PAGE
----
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Real Estate & Architecture in Los Angeles

Anaïs Nin’s Silver Lake Home

I’m always learning something new about the incredible architectural history in Silver Lake. I had no idea, for example, that Anaïs Nin lived right on Hildalgo Avenue from 1962 until 1977, when she passed away at age 73. Nin was best known for her many published journals, spanning more than 60 years, including Henry and June about her relationship with writer Henry Miller.

Nin lived in Silver Lake with her husband Rupert Pole (she was also married to her first husband at the time) in a home designed by Pole’s half-brother Eric Lloyd Wright, architect and grandson of Frank Lloyd Wright. The home was Wright’s first solo project, completed in 1962 for $22,000.

In 2006, Wright told Los Angeles Times, “My brother and Anaïs were very much involved in designing this house, from the preliminary plans to the working drawings to getting the contractor. I met with them and heard what their dreams were. Rupert felt that she should have a sense of security, a place that was permanent. I got to know them better by doing their house.”

Wright designed the 1,400-square-foot, one-bedroom house with the couple’s requests in mind. From the living room and patio, Nin and Pole wanted views of the pool, the Silver Lake Reservoir, and the sunset. To capture these views, the living room and dining areas have long walls of windows and sliding glass doors.

In her sixth volume of Diary, Nin wrote about her life and home in Los Angeles, describing her Silver Lake home as “one large studio, no separate, small partitions.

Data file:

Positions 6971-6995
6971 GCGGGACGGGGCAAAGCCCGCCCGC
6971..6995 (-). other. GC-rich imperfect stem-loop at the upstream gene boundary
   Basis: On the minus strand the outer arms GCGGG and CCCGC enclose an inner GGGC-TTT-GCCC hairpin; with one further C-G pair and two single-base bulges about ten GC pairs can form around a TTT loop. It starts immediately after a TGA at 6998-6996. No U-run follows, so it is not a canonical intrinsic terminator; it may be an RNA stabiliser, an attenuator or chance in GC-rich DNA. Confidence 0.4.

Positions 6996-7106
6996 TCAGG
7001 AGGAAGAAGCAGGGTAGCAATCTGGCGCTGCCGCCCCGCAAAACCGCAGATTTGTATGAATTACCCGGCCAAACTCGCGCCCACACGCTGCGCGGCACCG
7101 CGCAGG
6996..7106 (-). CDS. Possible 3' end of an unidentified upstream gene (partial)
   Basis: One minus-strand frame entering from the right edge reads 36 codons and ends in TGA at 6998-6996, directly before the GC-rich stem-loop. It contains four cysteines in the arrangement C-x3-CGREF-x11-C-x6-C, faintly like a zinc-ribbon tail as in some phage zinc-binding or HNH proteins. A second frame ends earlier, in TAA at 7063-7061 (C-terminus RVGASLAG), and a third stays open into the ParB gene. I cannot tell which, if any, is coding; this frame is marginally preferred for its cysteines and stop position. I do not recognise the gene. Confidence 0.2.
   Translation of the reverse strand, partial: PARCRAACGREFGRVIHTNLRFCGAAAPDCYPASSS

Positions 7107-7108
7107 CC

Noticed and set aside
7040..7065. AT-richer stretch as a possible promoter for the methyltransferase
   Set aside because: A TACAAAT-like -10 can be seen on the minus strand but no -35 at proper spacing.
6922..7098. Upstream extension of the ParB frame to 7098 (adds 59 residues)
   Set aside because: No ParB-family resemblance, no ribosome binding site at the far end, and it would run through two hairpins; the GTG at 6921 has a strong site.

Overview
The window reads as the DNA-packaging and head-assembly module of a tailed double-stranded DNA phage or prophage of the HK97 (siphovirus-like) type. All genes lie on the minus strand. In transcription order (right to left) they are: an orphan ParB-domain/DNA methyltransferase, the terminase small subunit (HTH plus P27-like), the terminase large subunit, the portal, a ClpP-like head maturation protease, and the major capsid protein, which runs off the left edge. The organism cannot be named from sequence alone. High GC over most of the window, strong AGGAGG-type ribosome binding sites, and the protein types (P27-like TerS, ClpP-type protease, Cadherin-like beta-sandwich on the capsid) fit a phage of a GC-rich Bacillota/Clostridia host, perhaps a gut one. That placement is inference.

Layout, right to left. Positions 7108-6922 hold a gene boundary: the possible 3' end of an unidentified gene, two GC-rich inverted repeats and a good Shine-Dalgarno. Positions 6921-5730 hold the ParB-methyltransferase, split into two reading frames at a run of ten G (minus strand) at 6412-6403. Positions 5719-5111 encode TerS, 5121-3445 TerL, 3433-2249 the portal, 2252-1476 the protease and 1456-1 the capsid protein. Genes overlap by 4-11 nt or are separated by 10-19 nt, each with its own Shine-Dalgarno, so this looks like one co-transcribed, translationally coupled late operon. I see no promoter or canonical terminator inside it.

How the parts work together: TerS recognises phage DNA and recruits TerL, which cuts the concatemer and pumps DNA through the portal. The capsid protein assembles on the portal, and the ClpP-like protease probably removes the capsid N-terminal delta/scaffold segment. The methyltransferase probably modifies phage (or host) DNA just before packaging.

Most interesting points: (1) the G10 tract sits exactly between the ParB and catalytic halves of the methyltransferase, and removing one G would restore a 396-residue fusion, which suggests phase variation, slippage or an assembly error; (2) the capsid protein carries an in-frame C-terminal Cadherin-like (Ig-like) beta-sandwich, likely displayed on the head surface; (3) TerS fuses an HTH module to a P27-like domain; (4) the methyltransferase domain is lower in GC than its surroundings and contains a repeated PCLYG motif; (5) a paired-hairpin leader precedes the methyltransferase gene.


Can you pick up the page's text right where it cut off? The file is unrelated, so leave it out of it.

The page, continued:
“It had the sense of space of Japanese houses; it had the vista of a Japanese screen, all sky, mountains, lake, as if one lived out of doors,” Nin wrote. “Yet the roof, held by its heavy beams, gave a feeling of protection while the big windows which separated the roof from the studio framed the flight of birds, the sailing of clouds.”

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5 responses to “Anaïs Nin’s Silver Lake Home

  1. Twenty years ago when Rupert was alive, I was blessed to see the house with him showing me and reminicing about Anais Nin and talking about Beatrice Woods (one of her pots sat on the coffee table) and his and Anais early poly lifestyle. The house just can not be seen for the wonder it is in photographs. Eric has stained the wood combed plywood panels a pale pink salmon color on the inside that closely matched Rupert’s porthole thunderbird while the structural elements remain a natural redwood color. The horizontal surfaces are pink, purple, lavender and gold mosaic tiles that shimmer when light glints off of them. at sunset the whole house glows in warm metallic. The pool lightly gurgles and bushes rustle sweetly in the breeze. It is a simple house, yet a tour de force of the senses.

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